Book Reviews

Review: Random Sh*t Flying Through The Air and Eye of the Sh*t Storm

I really enjoyed the blockbuster superhero-esque fun of The Girl Who Could Move Sh*t With Her Mind (check out my review here if you need a refresher!) and since I ended up reading the next two books back-to-back, I thought I’d put all my thoughts about both books into one review! Unfortunately, I feel like what made the first book feel fresh and fun has soured into something that left me rather cold.

Books: Random Sh*t Flying Through The Air and Eye of the Sh*t Storm by Jackson Ford

Read before: No

Ownership: Review copy sent free of charge by Orbit Books. All opinions my own.

Content warnings: Death, injury, murder, violence, including of children and major characters; past medical abuse and scientific experiments on unconsenting humans; earthquakes, including scenes of realistic city damage and people being buried alive (mainly in Random Sh*t); drug abuse and discussion of addiction (mainly in Sh*t Storm).

(All censoring in this review is verbatim from the titles, not mine!)

Teagan Frost is back for more adventures with the China Shop team, the sort-of secret government outfit that handles issues caused by people with supernatural powers – and even though there shouldn’t be any more out there, they just keep popping up. In these two books, China Shop have to deal with two very different children with dangerous powers, while also trying to find out more about the capital-S School they came from – plus a whole host of other problems from tensions within the team to biker gangs. Plus, Teagan wants nothing more than to give up the whole thing and go to culinary school… Shame about all the danger getting in the way!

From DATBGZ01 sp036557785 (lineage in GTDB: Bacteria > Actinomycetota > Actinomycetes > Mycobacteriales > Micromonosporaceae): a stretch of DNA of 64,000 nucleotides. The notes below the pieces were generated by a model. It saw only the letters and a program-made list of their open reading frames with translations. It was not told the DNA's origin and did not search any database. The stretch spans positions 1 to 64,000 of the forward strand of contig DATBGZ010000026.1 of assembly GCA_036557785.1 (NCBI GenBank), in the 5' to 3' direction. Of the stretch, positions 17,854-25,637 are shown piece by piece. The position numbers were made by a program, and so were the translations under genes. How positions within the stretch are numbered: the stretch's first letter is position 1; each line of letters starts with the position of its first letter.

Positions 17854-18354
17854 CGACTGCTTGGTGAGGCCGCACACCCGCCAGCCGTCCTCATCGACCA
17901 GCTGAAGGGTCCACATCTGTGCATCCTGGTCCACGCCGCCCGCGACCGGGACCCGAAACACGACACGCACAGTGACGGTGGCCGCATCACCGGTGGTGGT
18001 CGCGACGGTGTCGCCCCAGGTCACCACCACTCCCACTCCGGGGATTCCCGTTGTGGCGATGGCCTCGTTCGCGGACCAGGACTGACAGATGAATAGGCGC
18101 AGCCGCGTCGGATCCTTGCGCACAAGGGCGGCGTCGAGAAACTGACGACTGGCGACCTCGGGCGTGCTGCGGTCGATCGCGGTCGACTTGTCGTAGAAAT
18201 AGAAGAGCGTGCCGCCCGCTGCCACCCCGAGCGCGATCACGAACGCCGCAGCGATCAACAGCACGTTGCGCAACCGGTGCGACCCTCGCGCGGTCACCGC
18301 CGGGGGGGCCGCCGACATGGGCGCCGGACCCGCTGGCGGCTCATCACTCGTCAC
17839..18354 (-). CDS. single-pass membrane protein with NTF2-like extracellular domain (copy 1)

As with the first book, these are flashy, cinematic feeling books – think halfway between Jason Bourne and Sharknado. I wasn’t at all surprised to read that the series is being adapted for television! I don’t know what they have planned, but I think it would work really nicely as an episodic series, because I found that this time around, there wasn’t enough substance to the characters to sustain the length. I love a team of misfits that becomes a family, but all the members of China Shop seem to be holding each other at arm’s length – I didn’t believe that they liked each other, let alone cared for each other! Perhaps it’s me – I’m not much of a reader of thrillers or a watcher of action films, so where the first book was a refreshing break to me and I didn’t need much of a bond with the characters, the sequels being more of the same didn’t work for me? But I wonder if it’s perhaps a case where some tighter editing and better character work could have saved these sequels from feeling saggy and confusing. Random Sh*t at least had a linear chase plot that kept things moving, with China Shop trying to track down whoever was causing earthquakes around LA, but even though I only just finished Sh*t Storm, I honestly couldn’t tell you what the overarching plot was – I felt like the team were just barging around walking into issues without a plan, and having personal problems I couldn’t figure out. That’s not to say that there aren’t a lot of fun moments in both books (Teagan’s disastrous attempt to break into the private jet of a cool, handsome billionaire was great!), but on the whole, I was mostly dragged through the books rather than on the journey with the characters.